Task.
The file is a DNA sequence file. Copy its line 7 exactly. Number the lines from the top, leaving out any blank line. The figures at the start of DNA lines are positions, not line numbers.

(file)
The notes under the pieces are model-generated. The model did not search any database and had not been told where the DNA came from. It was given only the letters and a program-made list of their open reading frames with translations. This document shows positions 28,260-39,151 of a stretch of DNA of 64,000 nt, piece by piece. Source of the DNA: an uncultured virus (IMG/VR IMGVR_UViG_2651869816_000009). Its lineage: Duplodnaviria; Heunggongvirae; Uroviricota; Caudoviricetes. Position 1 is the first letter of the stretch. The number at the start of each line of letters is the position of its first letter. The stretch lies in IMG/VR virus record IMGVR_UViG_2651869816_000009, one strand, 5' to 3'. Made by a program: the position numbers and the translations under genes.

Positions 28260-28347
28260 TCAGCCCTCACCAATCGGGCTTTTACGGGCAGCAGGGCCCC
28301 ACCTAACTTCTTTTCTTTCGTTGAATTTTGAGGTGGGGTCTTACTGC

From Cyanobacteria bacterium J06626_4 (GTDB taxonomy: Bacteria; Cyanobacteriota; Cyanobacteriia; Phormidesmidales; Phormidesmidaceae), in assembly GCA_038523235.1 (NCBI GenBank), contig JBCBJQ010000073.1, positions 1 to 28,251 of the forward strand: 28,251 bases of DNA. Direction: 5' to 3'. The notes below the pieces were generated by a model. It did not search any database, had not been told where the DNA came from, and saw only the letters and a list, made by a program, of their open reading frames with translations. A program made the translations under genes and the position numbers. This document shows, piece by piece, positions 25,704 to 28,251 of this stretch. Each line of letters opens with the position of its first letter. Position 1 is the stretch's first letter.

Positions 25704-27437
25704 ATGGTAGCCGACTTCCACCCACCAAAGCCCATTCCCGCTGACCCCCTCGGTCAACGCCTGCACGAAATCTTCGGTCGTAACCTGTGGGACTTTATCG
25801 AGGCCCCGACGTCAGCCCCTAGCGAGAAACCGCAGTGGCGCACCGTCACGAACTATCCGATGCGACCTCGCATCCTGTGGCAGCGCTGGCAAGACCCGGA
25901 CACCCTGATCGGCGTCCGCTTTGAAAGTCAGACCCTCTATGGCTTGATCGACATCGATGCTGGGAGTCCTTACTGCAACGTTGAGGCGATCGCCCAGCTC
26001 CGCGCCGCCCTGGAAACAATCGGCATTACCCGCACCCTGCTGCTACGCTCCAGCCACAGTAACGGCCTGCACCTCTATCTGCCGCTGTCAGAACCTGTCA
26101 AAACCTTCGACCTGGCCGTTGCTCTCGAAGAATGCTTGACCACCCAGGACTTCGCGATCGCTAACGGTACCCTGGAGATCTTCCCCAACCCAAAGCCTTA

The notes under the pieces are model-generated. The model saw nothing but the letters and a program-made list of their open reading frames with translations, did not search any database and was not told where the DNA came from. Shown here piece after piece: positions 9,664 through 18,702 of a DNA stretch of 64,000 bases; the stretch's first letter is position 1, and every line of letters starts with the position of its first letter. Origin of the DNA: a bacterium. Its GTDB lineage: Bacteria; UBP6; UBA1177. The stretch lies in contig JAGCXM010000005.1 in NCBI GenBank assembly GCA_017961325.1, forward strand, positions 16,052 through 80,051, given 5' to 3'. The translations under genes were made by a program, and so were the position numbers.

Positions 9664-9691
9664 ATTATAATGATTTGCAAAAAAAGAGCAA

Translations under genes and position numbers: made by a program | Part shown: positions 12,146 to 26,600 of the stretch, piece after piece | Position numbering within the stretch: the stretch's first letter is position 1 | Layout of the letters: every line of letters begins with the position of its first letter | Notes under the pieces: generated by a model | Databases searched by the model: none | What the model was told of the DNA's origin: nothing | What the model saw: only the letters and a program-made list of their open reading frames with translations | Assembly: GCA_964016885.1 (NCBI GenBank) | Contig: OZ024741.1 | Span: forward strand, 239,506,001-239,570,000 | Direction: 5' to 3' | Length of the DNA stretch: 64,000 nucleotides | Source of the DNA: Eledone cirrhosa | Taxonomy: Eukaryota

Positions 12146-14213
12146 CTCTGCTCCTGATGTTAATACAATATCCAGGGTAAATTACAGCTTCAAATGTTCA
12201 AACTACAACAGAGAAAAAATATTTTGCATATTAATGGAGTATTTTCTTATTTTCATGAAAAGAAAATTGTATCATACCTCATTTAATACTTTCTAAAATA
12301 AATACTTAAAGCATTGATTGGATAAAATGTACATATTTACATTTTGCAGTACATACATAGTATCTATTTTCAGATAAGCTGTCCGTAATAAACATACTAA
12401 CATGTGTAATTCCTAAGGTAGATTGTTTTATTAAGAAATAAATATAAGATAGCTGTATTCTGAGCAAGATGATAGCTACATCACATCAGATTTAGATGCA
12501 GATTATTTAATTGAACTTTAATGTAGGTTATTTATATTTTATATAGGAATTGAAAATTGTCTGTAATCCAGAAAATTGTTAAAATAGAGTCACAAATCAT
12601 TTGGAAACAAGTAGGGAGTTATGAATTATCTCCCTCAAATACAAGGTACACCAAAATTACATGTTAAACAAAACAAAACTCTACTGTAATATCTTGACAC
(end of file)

25704 ATGGTAGCCGACTTCCACCCACCAAAGCCCATTCCCGCTGACCCCCTCGGTCAACGCCTGCACGAAATCTTCGGTCGTAACCTGTGGGACTTTATCG